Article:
SEC Fines International Conglomerate $6.5 Million For FCPA Violations Related To Client Travel And Hospitality Expenses
On August 25, 2023, the Securities and Exchange Commission (“SEC”) accepted an Offer of Settlement (the “settlement”) from 3M Company (“3M”), related to alleged violations of the Foreign Corrupt Practices Act’s (“FCPA”) books and records and internal accounting control provisions (§§ 13(b)(2)(A) – (B) of the Securities Exchange Act of 1934). Without admitting or denying the findings, 3M agreed to pay $6,581,618 to resolve allegations that 3M’s China subsidiary (“3M-China”) improperly accounted for overseas trips it provided to 3M-China’s customers who were employed by Chinese state-owned entities (SOEs). According to the SEC, 3M-China invited SOE customers, who are deemed foreign officials under the FCPA, “to attend overseas conferences, educational events, and health care facility visits … ostensibly as part of 3M-China’s marketing and outreach efforts, but that in fact were often a pretext to provide overseas travel, sightseeing and entertainment … to the Officials to obtain and retain business from the SOE Customers.”
In Denying Motion To Dismiss In Terraform Cryptocurrency Case, New York Federal Judge Rejects Key Aspects Of Ripple Ruling, Continuing Uncertainty On How Securities Law Applies To Cryptocurrencies
On July 31, 2023, United States District Court Judge for the Southern District of New York Judge Rakoff, denied cryptocurrency company Terraform Labs, Pte Ltd. (“Company”) and its founder’s motion to dismiss a suit that had been brought against them by the Securities and Exchange Commission (the “SEC”). The SEC sued the Company and its founder in February 2023 after the Company’s algorithmic stablecoin collapsed in May 2022, contributing to multiple bankruptcies. The SEC alleged that the Company and its founder made false and materially misleading statements to entice U.S. investors to purchase and hold on to the Company’s products, which the SEC claimed were unregistered investment-contracts that qualified as securities under Section 5 of the Securities Act of 1933 (the “Securities Act”). SEC v. Terraform Labs Pte. Ltd., 2023 WL 4858299, at *1 (S.D.N.Y. July 31, 2023). The Court held that the SEC had alleged a plausible claim for relief, and enough facts to establish the cryptocurrencies at issue were investment contracts requiring registration under the securities laws.
New York District Court Decides Significant Cryptocurrency Case, Holding That Whether Cryptocurrency Is A Security Turns On When And How It Was Sold
On July 13, 2023, Judge Analisa Torres of the United States District Court for the Southern District of New York issued a decision on the parties’ cross-motions for summary judgment in SEC v. Ripple Labs, Inc., No. 1:20-cv-10832-AT-SN, holding that Ripple Labs, Inc. (the “Company”) unlawfully sold unregistered securities in violation of the Securities Act of 1933 (the “Securities Act”) by selling its cryptocurrency token, XRP, to certain institutional buyers, while at the same time holding XRP was not a security within the meaning of the Securities Act when sold on digital asset exchanges, given the different circumstances and expectations of buyers in those transactions. The Court also held that the Company’s distributions of XRP to employees and third parties for the development of its project did not constitute sales of unregistered securities. This is a pivotal decision for the cryptocurrency market and is a significant win for cryptocurrency exchanges in particular.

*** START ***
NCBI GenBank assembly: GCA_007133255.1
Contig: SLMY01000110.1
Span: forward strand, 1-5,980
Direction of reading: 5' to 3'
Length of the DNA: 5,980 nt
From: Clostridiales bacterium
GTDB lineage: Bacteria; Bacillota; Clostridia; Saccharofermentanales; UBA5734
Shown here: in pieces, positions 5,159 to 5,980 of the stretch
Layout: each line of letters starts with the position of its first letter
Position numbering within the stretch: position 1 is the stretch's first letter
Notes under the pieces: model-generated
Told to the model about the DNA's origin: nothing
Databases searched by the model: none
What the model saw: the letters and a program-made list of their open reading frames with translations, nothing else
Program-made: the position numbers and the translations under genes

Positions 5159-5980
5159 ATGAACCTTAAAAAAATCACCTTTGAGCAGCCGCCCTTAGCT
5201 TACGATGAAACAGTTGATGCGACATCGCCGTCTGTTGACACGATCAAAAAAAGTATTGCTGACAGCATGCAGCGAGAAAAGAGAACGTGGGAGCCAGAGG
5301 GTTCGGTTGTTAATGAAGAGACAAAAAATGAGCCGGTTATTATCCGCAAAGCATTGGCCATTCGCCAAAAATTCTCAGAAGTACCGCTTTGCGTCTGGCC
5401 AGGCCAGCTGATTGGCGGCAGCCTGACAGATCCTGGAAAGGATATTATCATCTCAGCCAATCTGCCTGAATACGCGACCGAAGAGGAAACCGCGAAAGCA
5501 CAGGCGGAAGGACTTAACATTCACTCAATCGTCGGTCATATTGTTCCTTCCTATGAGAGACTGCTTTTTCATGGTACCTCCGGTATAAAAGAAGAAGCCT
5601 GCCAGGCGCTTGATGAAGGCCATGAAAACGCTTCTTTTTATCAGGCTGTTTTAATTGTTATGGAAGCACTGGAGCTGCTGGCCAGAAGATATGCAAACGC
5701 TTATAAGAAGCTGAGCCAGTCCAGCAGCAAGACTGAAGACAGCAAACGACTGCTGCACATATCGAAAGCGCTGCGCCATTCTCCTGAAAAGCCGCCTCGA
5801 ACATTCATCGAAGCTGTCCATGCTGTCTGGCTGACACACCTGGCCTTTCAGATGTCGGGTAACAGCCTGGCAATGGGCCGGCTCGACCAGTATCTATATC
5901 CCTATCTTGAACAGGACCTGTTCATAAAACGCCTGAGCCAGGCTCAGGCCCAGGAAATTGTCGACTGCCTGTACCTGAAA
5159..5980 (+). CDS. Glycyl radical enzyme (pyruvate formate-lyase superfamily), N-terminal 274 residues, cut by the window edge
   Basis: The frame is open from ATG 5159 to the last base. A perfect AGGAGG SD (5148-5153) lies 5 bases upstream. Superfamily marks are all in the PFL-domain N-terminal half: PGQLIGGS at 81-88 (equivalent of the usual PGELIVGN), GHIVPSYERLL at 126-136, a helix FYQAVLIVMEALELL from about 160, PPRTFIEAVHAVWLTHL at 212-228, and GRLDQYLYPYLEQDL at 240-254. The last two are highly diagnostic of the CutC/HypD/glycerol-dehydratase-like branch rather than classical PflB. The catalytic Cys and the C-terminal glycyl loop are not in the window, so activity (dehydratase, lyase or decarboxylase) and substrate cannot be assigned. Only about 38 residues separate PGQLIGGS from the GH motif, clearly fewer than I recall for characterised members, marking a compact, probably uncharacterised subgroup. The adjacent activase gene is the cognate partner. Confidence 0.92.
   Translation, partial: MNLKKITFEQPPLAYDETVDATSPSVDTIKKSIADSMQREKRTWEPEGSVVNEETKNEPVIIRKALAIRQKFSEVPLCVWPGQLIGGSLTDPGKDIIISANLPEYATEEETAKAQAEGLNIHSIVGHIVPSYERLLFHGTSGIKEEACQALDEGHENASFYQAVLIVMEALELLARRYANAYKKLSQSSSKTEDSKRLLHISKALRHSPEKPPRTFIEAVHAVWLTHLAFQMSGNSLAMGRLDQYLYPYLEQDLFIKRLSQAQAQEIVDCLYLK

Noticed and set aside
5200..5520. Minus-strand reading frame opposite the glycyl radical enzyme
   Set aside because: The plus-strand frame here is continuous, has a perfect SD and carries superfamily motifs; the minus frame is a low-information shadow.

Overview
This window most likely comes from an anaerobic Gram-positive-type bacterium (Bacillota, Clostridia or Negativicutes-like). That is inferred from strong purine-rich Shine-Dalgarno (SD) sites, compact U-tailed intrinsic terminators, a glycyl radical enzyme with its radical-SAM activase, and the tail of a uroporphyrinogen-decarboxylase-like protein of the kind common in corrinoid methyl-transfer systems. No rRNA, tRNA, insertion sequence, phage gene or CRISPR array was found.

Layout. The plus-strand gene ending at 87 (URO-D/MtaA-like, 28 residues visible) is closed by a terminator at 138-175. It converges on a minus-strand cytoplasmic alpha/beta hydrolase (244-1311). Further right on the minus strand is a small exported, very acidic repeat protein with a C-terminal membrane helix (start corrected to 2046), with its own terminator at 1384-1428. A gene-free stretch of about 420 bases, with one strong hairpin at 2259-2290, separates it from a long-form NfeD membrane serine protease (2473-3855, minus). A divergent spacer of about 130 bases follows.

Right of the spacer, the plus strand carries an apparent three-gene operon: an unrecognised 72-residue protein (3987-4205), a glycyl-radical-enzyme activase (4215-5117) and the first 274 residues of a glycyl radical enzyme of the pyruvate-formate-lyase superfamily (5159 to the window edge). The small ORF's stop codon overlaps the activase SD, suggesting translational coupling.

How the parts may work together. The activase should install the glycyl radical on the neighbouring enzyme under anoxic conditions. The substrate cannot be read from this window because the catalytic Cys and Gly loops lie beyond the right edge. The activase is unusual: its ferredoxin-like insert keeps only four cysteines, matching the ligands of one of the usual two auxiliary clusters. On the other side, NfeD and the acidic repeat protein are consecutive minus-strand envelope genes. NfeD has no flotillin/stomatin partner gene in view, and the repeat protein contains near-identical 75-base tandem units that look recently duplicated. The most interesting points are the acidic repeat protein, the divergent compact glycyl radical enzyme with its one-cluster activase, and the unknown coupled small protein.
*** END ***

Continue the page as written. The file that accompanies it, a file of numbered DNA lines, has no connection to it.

FINRA Issues Regulatory Notice On The Scope Of Supervisor Liability For Chief Compliance Officers
On March 17, 2022, FINRA issued a notice to member firms about Rule 3110 as it pertains to the potential liability of Chief Compliance Officers (CCOs) for failure to discharge designated supervisory responsibilities. (Regulatory Notice 22-10, “the Notice”). The Notice provides welcome guidance, clarifying when CCOs will, and will not, be held liable for supervisory violations and explicitly acknowledging that CCOs are generally not responsible for all supervisory activity within member firms.
Comments At SEC Speaks Conference Suggest Heightened Bar For Cooperation Credit, Return Of Admissions Policy, And Increased Autonomy For Front-Line SEC Enforcement Staff
On October 13, 2021, SEC Enforcement Director Gurbir Grewal and Deputy Enforcement Director Sanjay Wadhwa appeared at the Practicing Law Institute’s “The SEC Speaks” conference, an annual conference where Commission leaders provide updates on current initiatives and priorities of the Commission for the coming year. Director Grewal and Deputy Director Wadhwa’s remarks signaled some potentially significant policy changes, particularly in terms of how they will measure corporate compliance programs and cooperation levels, when the SEC will allow settling defendants to “neither admit nor deny” the allegations brought by the SEC, and the overall autonomy granted to the front-line enforcement staff. While the impact of any such policy change is uncertain, and will need to be assessed over time, it is an unmistakable shift in tone from the prior administration.
Department Of Justice Announces Enhanced Efforts Towards White-Collar Crime Enforcement And Creation Of National Cryptocurrency Enforcement Team
In back-to-back speeches last week, senior Department of Justice (“DOJ”) officials emphasized that the Department would devote additional resources and attention to white-collar enforcement actions, with a specific focus on enforcement in the cryptocurrency space. These initiatives, which contemplate additional corporate enforcement actions, reflect a break from the prior administration’s criminal enforcement priorities, which tended to focus on immigration and violent crime offenses.